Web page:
Food environments are inclusive of all food sources, activities, and products that surround all of us in our everyday lives. Assessing food environments is an important step towards ensuring families have healthy, diverse diets. However, the majority of current food environment assessments have been developed and validated in high-income countries and may not be appropriate for food environments in low- and middle-income countries (LMICs). For example, a recently developed food environment typology recognizes that the food environment consists of the natural (wild and cultivated) and built (informal and formal market)—not all of which are typically found in high-income countries. In many cases, informal markets are found in rural areas of LMICs, as opposed to more formal markets in high-income countries.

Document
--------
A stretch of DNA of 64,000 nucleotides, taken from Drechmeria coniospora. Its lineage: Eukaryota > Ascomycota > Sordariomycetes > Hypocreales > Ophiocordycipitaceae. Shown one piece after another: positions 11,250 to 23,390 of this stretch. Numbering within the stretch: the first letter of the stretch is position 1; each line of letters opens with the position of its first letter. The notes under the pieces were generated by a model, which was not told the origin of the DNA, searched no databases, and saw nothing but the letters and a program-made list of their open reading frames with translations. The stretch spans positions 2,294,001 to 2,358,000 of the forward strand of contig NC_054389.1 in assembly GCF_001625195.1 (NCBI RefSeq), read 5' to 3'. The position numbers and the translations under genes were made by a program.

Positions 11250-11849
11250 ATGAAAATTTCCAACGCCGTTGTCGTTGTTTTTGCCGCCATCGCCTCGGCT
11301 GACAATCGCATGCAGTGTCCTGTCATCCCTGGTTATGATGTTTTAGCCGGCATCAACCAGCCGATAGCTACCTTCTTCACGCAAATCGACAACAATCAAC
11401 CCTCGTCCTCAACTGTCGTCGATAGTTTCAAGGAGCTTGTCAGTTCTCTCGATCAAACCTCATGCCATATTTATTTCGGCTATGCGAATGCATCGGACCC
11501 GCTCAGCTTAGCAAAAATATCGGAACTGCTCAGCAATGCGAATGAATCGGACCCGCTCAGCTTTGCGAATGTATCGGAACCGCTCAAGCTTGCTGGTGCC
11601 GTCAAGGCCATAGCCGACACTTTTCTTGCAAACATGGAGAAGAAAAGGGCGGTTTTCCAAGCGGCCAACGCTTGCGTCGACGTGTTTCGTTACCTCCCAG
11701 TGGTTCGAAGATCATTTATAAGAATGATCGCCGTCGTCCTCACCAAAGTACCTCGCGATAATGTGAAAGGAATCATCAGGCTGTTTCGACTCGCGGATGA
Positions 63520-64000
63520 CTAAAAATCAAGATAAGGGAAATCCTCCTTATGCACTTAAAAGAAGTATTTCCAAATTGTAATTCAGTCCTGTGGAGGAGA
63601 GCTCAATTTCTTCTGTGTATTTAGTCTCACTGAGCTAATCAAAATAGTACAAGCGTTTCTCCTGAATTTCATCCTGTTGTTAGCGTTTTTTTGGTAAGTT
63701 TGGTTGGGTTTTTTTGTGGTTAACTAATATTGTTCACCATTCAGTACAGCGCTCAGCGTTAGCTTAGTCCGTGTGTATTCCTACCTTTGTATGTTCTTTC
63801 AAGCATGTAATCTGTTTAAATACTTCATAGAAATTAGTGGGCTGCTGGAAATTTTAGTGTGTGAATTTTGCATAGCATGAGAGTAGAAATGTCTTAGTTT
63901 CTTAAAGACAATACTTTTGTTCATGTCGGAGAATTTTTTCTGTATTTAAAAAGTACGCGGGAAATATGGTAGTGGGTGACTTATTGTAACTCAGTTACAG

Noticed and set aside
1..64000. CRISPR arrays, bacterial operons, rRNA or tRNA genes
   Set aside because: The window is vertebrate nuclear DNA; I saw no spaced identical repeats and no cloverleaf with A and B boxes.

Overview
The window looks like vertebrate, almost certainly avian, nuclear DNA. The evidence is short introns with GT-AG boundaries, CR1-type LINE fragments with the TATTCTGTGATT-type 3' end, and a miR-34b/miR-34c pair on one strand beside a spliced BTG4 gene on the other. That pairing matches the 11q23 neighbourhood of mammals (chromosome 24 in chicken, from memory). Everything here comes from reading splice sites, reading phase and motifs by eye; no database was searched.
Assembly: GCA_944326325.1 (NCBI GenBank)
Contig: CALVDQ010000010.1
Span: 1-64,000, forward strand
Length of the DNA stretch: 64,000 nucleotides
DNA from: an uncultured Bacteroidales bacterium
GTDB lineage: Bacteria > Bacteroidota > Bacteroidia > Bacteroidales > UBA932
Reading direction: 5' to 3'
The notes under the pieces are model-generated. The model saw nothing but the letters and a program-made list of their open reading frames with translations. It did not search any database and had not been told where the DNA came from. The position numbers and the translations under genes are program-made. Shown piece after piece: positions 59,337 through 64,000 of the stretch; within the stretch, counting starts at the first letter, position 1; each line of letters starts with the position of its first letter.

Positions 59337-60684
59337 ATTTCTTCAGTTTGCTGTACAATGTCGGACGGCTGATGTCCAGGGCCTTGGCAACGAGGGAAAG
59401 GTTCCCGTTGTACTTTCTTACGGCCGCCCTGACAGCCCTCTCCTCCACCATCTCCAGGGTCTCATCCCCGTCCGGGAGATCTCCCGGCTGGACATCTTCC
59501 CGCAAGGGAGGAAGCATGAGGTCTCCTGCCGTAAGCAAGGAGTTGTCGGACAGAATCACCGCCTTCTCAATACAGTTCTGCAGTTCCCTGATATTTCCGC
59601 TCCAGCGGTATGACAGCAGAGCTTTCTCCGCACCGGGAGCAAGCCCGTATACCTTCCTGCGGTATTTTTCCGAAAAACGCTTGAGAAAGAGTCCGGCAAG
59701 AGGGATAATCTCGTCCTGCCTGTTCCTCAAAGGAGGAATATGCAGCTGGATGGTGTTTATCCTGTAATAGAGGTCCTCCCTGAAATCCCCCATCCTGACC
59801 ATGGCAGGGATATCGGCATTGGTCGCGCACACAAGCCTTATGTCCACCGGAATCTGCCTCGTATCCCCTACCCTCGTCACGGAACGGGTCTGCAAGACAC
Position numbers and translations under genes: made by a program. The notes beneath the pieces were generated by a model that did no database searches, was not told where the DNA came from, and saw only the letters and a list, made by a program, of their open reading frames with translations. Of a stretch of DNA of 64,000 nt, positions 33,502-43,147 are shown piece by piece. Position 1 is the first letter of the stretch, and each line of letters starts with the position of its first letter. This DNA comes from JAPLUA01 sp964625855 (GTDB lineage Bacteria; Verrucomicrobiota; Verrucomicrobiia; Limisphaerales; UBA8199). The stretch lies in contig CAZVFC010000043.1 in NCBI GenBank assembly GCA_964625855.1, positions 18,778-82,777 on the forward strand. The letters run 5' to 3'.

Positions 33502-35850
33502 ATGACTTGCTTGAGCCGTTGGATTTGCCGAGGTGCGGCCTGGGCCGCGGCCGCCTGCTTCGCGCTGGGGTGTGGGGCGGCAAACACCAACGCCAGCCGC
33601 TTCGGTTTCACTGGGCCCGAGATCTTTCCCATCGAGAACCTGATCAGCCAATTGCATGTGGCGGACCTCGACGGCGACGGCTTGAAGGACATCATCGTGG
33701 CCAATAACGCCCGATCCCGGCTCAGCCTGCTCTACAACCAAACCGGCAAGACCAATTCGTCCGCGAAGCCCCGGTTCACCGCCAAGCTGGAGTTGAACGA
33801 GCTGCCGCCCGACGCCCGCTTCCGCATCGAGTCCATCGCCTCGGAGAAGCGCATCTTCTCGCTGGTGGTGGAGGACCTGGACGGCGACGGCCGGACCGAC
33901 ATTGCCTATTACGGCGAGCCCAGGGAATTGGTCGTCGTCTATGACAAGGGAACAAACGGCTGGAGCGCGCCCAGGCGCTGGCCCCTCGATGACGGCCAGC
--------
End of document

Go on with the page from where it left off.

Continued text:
To minimize this typological gap, USAID Advancing Nutrition established a list of market-based assessments for USAID Missions to use when developing their programs. The team began by identifying 110 market-based assessments and categorized them under the eight food environment dimensions. It then conducted a series of ranking exercises, consulting experts in food environment measurement to shorten that list to priority dimensions. Experts ranked availability, accessibility, price, and affordability as the most important in evaluating and understanding food environments in LMICs. They also recommended an approach that combines market-level vendor audits and market basket analysis with consumer surveys, focus groups, and mapping.
By conducting these assessments in LMICs, USAID Missions can better understand market-based barriers and opportunities for supporting healthy and safe diets year-round. They can use evidence from the assessments to inform the design, implementation, and monitoring of food system programs that are context-specific and culturally relevant.